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Or velvet soft, or plush with shaggy pile :
The hardy chief, upon the rugged rock
Wash'd by the sea, or on the grav'lly bank
Thrown up by wintry torrents, roaring loàd,
Fearless of wrong, repos'd his weary strength.
Those barb'rous ages past, fucceeded next
The birth-day of invention, weak at first,
Dull in design, and clumsy to perform.
Joint-stools were then created ; on three legs
Upborne they stood : three legs upholding firm
A masly flab, in fashion square or round.
On such a stool immortal Alfred fat,
And fway'd the sceptre of his infant realms :
And such, in ancient halls and mansions drear,
May still be seen ; but perforated fore
And drilld in holes, the solid oak is found,
By worins voracious eating through and through.

At length a generation more refin'd,
Improv'd the simple plan ; made three legs four
Gave them a twisted form vermicular;
And, o'er the seat with plenteous wadding stuff’d,
Induced a splendid cover, green and blue,
Yellow and red, of tap’stry richly wrought
And woven close, or needle-work sublime.
There might ye see the piony spread wide,
The full-blown rose, the shepherd and his lass,
Lap-dog and lambkin with black staring eyes,
And parrots with twin cherries in their beak.


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Now came the cane from India smooth and

bright With Nature's varnish ; sever'd into stripes That interlaced each other, these supplied Of texture firm a lattice-work, that brac'd The new machine, and it became a chair. But restless was the chair ; the back erect Distress'd the weary loins that felt no ease; The flipp'ry feat betray'd the sliding part That press’d it, and the feet hung dangling down, Anxious in vain to find the distant floor. These for the rich : the rest, whom fate had plac'd In modeft mediocrity, content With base materials, sat on well-tann'd hides Obdurate and unyielding, glasfy smooth, With here and there a tuft of crimson yarn, Or scarlet crewel in the cushion fixt : If cushion might be call'd, what harder feem'd Than the firm oak of which the frame was form’d. No want of timber then was felt or fear'd In Albion's happy ifle. The umber stood Pond'rous, and fixt by its own mafly weight. But elbows still were wanting; these, some say, An Alderman of Cripplegate contriv'd, And some ascribe th' invention to a priest Burly and big and studious of his ease. But rude at first, and not with easy flope Receding wide, they press’d against the ribs,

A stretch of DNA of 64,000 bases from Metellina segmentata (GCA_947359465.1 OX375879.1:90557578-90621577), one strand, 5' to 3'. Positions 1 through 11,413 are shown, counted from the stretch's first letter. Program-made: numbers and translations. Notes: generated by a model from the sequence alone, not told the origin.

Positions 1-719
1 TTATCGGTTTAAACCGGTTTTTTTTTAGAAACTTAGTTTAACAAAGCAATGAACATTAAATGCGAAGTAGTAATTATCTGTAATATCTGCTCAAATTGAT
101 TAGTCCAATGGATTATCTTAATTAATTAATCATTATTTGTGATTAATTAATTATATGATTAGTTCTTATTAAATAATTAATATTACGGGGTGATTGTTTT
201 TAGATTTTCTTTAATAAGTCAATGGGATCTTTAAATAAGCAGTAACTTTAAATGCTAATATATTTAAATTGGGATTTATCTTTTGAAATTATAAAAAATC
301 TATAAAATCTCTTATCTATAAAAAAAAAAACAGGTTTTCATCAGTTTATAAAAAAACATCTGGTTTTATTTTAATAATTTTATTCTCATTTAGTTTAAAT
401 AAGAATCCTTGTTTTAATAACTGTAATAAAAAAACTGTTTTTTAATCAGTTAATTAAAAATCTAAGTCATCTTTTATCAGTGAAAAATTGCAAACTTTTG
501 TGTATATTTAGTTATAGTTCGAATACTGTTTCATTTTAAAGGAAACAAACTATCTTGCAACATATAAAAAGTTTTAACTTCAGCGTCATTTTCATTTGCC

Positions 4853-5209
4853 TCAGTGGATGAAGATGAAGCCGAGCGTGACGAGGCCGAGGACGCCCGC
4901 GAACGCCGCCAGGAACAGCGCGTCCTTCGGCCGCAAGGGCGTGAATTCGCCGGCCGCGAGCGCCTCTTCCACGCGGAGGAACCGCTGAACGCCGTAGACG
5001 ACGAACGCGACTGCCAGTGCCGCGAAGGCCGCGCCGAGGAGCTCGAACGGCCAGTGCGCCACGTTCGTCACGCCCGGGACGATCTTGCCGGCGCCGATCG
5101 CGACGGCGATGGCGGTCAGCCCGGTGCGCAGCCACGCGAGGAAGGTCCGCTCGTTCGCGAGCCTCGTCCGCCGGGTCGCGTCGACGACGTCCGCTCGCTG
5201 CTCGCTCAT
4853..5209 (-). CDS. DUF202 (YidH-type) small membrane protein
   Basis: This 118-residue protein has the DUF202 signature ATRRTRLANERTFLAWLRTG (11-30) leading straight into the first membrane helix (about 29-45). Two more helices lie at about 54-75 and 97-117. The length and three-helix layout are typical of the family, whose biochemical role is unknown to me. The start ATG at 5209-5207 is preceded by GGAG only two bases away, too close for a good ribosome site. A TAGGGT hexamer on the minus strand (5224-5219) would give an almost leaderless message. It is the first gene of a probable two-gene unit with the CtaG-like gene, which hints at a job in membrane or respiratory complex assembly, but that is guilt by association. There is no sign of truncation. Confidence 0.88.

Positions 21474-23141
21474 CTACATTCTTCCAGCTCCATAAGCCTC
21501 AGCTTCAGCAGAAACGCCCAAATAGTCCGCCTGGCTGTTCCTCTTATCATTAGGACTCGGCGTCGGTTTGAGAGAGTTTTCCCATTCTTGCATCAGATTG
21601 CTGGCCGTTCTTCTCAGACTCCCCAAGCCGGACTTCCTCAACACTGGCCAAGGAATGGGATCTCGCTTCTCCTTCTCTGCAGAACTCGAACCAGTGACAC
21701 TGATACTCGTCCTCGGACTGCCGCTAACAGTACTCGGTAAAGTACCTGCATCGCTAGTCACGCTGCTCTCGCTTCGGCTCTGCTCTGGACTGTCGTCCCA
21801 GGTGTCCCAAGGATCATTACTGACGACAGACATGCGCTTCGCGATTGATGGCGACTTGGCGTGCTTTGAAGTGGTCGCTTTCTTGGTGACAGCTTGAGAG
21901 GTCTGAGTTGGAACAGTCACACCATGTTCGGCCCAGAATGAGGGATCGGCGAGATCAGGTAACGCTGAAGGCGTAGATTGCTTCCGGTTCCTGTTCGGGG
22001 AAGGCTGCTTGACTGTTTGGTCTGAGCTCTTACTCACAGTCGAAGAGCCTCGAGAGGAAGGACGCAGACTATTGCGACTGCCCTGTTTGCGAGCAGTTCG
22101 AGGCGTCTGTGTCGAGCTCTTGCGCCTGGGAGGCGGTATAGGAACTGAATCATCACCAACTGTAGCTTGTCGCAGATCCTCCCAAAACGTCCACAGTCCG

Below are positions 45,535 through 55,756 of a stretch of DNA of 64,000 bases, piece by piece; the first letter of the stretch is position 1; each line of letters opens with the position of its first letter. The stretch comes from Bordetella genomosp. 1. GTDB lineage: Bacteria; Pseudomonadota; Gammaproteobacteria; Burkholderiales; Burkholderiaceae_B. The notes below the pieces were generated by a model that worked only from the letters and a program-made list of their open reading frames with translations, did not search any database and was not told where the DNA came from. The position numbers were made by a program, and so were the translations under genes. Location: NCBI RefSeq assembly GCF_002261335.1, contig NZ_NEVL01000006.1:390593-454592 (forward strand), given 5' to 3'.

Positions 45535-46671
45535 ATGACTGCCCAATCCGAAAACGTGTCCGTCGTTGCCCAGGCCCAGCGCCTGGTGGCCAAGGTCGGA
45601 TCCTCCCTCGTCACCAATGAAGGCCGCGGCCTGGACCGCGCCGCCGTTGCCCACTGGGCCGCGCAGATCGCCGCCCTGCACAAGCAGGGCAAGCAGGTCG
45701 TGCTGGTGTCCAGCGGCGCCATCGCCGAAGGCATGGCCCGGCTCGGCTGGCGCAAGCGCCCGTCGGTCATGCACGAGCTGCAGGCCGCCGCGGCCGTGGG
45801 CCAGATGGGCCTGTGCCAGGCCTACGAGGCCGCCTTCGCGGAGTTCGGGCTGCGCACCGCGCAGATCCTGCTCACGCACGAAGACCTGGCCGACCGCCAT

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And bruis’d the side, and elevated high Taught the rais’d shoulders to invade the ears. Long time elaps’d or.e'er our rugged fires Complain'd, though incommodiously pent in, And ill at ease behind. The Ladies first Gan murmur, as became the softer fex. Ingenious fancy, never better pleas'd Than when employ'd t accommodate the fair, Heard the sweet moan with pity, and devis'd The soft settee ; one elbow at each end And in the midst an elbow, it receiv'd, United yet divided, twain at once. So fit two Kings of Brentford on one throne ; And so two citizens, who take the air, Close pack'd and smiling in a chaise and one. But relaxation of the languid frame, By soft recumbency of outstretch'd limbs, Was bliss reserv'd for happier days. So flow The.growth of what is excellent, so hard T'attain perfection in this nether world. Thus first neceffity invented ftools, Convenience next suggested elbow-chairs, And luxury th' accomplish'd Sofa last. The nurse sleeps sweetly, hir'd to watch the